Sloppy special teams
This was an issue that popped up throughout both games. A muffed punt gave Chattanooga the ball inside EIU’s 15-yard line in a scoreless game. Additionally, EIU dropped two kickoffs (both were recovered, but it ruined the return), committed a delay of game on a field goal and muffed another punt it recovered.
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Saturday, EIU was flagged for offside on the opening kickoff, had a punt partially blocked and was flagged for illegal substitution on an extra point attempt. The good news was that the Panthers appeared to clean up the kick receiving issues that plagued them in the opener. No special teams mistake impacted the game Saturday, but it has already put EIU’s defense in a bad spot once this year. Overall, these are the kind of mistakes that are self-inflicted and entirely correctable.
Offensive line is holding together
For a unit that lost all five starters from 2018 and has three freshmen starters this year, EIU’s five up front has fared relatively well. They were overmatched against Indiana’s size and speed, which prevented them from opening holes for the running backs and protecting long enough for pass plays to develop. It’s understandable given the opponent.
EIU allowed just two sacks and has surrendered three through two games. No one has committed a holding penalty. The execution, lack of missed assignments and low number of sacks relative to all the youth and inexperience is a good sign overall.
“For the most part, we did the best we could communicating, making sure that assignment-wise, we’re perfect,” left tackle Cole Hoover said.
Freshman Chad Strickland has committed two false starts, but again, those feel like early-career jitters that are correctable. Freshmen guards Anthony Sottosanto and Elkhanan Tanelus have not committed a penalty. They’re not dominant linemen at this point in their careers, but they’ve handled the mental aspect well enough to be trusted to stay on the field.
“They’re excited about the opportunity they get,” Hoover said. “They’re upset we lost, but they have the right mindset and are ready to go for next week. It’s a good group of guys.”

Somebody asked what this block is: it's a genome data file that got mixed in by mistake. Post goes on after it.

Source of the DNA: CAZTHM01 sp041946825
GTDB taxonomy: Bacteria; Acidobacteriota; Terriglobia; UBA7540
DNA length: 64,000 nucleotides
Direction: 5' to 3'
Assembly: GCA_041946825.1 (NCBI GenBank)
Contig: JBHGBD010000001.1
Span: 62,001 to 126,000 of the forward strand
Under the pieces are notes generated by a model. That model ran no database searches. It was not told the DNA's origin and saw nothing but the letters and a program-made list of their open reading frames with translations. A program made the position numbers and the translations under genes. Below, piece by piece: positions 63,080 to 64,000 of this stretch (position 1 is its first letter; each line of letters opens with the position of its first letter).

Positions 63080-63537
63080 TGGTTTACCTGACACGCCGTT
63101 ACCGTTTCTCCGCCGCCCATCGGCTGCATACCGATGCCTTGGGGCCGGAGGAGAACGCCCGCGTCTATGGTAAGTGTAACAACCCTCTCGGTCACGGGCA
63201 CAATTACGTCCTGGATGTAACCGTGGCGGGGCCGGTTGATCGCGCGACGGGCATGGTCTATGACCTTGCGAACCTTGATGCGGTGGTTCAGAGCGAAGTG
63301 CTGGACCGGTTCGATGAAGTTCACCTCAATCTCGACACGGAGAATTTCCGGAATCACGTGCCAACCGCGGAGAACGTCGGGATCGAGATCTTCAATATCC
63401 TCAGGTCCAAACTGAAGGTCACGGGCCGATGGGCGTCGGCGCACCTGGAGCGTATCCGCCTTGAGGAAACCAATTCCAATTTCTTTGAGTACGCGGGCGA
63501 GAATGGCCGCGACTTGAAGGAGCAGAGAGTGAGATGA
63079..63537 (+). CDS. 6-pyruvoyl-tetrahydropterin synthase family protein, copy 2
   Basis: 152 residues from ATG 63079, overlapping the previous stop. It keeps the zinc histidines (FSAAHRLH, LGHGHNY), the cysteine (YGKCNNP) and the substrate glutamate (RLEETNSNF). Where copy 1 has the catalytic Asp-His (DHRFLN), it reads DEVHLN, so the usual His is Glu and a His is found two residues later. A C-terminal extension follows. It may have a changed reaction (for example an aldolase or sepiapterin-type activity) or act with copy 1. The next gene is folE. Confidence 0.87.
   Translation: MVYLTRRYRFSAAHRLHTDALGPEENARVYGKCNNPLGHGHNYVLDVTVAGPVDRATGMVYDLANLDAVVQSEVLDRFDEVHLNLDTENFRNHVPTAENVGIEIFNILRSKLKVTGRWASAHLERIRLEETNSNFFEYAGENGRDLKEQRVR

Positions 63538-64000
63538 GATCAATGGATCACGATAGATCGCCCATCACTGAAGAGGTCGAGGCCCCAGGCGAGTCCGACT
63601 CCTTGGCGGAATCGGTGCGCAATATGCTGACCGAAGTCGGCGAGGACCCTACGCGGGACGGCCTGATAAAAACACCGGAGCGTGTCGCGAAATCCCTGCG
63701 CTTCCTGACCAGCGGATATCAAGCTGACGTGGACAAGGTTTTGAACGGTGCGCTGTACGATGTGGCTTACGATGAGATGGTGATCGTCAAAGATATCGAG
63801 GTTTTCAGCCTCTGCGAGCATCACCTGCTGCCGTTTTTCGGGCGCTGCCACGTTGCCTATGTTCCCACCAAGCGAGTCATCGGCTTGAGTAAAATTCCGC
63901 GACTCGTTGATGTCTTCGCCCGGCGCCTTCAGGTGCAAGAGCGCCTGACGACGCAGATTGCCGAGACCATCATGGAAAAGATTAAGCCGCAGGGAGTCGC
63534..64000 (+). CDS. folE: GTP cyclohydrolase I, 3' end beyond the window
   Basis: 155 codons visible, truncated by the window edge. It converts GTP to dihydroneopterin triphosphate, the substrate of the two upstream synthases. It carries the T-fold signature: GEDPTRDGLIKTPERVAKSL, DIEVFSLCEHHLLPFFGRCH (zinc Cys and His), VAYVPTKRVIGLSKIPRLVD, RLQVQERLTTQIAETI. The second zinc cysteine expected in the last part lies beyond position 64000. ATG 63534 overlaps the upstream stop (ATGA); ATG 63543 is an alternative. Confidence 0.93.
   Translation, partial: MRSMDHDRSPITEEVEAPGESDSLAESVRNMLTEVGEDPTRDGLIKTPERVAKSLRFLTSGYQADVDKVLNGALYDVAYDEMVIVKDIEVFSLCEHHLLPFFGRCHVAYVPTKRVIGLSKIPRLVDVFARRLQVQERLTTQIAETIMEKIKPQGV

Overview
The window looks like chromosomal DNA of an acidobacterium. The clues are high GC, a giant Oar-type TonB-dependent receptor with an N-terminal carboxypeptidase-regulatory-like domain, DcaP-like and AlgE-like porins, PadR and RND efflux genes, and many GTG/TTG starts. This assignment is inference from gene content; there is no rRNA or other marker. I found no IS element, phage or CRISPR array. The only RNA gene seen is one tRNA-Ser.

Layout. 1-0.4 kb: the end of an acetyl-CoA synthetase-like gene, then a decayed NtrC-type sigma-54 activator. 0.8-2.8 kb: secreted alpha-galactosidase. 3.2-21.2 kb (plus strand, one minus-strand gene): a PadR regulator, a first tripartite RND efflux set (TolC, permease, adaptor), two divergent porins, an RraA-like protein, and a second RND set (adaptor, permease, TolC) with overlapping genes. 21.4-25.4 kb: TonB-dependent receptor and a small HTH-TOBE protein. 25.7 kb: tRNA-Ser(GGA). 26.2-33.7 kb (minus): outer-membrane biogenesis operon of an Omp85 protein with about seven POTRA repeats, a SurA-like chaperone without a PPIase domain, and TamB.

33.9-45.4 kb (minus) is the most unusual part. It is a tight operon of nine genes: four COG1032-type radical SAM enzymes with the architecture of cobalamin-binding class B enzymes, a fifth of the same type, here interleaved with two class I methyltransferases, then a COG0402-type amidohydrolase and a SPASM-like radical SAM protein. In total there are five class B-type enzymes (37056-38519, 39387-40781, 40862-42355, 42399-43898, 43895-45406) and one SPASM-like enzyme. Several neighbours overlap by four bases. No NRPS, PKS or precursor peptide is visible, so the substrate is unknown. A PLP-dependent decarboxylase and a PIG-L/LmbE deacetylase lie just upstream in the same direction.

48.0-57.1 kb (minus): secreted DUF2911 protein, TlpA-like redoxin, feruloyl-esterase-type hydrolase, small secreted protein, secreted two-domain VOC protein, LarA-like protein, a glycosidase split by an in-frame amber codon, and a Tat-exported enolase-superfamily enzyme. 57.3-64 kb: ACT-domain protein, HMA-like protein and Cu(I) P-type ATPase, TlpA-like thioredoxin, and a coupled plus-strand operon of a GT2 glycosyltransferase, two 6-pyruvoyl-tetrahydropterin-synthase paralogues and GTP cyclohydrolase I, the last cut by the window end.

Pass rush is absent
EIU has yet to record a sack this year and through two games, has not put a lot of heat on the opposing quarterback. Getting through Indiana’s experienced and strong offensive line was going to be a tough task, and sure enough, all three Indiana quarterbacks had time to make reads and throw wherever they chose. Not a soul-crusher considering the context. But Chattanooga’s Nick Tiano had a fence around him too. He averaged 9.5 yards per attempt despite his two interceptions.
If EIU’s future defensive efforts resemble the outing against Chattanooga, that will be a marked improvement from 2018. The Panthers tackled well and picked off Tiano twice. The lack of pressure, though, will cap just how much better the defense can get. EIU has only one quarterback hit so far this year, so it’s not like it has been thisclose to a load of sacks. Dytarious Johnson drew a hold Saturday, but it was on a running play.
-Remove sacks, and Johnathan Brantley has 19 carries for 53 yards (2.79 ypc)
-Catches of at least 20 yards this year: Marques Ray, James Sheehan, Xander Richards, Kirk Pinkston
-Runs of at least 10 yards this year: Chris Walker, Jaelin Hayes-Benefield
-Freshmen who have played in two games: RB Jaelin Hayes-Benefield, WR Kirk Pinkston, TE Nick Stricker, OL Chad Strickland, OL Elkhanan Tanelus, OL Anthony Sottosanto, DL Tim Varga, DL Cameron Leach, DL Charlie Brooks, LB Anthony Shockey, LB Ameer Aquel, LB Grant Edwards, CB J.J. Ross
-Freshmen who have played in one game: TE Will Shumpert, TE Anthony Manaves, OL Anthony Imperio, OL Ivan Gleyzer, DL Dominic Moore, DL McKinley Neville, P Christiaan Masucci, DB Brandon Guido, DB Connor Aldrich
Freshmen can play in up to four games and still qualify for a redshirt season.
PHOTOS: Eastern Illinois football